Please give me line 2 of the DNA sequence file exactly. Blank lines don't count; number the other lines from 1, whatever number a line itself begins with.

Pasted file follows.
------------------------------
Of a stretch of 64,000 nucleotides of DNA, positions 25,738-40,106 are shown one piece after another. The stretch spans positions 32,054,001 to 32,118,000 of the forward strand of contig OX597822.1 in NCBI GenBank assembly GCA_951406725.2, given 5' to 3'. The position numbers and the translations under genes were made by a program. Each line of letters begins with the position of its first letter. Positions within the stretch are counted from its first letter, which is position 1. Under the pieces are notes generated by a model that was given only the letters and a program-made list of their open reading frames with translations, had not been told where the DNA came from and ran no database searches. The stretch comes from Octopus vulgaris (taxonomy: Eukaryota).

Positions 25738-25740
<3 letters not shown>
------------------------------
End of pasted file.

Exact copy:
Positions 25738-25740